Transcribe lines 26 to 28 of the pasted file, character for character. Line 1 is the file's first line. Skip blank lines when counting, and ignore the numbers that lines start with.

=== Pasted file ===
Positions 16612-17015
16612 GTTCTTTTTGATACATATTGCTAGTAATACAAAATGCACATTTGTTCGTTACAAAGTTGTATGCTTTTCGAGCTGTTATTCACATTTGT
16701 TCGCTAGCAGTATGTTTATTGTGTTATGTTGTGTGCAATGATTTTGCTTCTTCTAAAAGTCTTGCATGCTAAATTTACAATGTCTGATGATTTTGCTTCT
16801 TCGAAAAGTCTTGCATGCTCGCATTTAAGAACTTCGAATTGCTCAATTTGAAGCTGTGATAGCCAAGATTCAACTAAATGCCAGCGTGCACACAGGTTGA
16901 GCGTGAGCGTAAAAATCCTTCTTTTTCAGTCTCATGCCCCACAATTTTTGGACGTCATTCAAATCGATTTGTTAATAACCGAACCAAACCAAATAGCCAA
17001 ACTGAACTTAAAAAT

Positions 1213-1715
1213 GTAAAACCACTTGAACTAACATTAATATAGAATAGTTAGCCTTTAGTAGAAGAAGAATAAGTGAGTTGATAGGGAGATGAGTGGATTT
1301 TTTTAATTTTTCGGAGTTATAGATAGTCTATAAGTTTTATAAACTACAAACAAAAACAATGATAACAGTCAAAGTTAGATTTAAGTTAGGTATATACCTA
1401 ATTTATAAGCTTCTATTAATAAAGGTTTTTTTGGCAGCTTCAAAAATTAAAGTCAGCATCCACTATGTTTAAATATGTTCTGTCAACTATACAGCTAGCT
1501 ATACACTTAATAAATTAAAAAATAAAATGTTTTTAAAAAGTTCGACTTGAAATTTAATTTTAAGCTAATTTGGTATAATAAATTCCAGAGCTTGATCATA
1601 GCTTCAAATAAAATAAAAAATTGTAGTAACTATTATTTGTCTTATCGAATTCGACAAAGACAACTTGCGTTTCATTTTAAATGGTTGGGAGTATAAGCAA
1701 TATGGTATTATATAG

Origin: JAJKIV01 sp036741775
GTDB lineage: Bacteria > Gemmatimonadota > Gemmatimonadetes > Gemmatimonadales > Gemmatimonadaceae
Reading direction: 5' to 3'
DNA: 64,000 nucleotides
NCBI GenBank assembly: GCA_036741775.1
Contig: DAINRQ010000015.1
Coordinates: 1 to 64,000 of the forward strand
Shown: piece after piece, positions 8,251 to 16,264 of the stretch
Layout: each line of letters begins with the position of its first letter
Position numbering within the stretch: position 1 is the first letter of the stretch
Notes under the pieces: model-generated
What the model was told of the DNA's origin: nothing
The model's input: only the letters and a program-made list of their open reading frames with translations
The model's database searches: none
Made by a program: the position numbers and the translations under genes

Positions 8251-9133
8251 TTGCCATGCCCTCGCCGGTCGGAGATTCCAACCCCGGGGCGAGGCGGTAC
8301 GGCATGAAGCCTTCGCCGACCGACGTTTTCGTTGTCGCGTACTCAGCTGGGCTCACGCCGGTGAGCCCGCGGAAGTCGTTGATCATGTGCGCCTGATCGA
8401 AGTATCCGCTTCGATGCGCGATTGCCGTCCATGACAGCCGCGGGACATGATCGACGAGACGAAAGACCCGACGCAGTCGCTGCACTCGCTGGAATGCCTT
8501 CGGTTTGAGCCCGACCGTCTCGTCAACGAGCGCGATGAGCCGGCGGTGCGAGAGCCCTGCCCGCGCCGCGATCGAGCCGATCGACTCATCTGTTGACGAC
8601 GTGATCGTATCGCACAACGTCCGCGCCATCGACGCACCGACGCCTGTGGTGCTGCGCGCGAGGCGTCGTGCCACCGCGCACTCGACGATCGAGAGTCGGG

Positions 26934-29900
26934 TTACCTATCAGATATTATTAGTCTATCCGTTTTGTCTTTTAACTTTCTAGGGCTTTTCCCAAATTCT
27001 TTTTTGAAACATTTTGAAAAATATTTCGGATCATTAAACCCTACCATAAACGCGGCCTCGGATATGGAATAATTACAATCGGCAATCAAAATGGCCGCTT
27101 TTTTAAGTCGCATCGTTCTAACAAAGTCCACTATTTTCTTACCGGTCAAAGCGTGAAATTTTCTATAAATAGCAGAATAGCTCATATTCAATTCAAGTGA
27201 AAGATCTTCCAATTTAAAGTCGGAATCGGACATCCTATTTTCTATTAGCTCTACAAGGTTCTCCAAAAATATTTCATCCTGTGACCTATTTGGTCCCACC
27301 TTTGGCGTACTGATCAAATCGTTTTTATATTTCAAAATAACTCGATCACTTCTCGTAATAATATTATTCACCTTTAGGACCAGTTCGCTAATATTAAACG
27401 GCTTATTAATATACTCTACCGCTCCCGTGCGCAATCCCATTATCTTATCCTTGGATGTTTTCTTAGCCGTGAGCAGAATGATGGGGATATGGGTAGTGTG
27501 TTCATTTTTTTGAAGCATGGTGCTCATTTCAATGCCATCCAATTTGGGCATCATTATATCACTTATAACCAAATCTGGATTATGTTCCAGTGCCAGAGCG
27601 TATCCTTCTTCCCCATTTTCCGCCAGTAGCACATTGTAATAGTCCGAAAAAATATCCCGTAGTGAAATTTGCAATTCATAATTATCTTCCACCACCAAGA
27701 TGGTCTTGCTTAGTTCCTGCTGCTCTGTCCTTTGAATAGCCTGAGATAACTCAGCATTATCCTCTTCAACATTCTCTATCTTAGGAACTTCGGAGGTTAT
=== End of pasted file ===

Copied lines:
The model's input: only the letters and a program-made list of their open reading frames with translations
The model's database searches: none
Made by a program: the position numbers and the translations under genes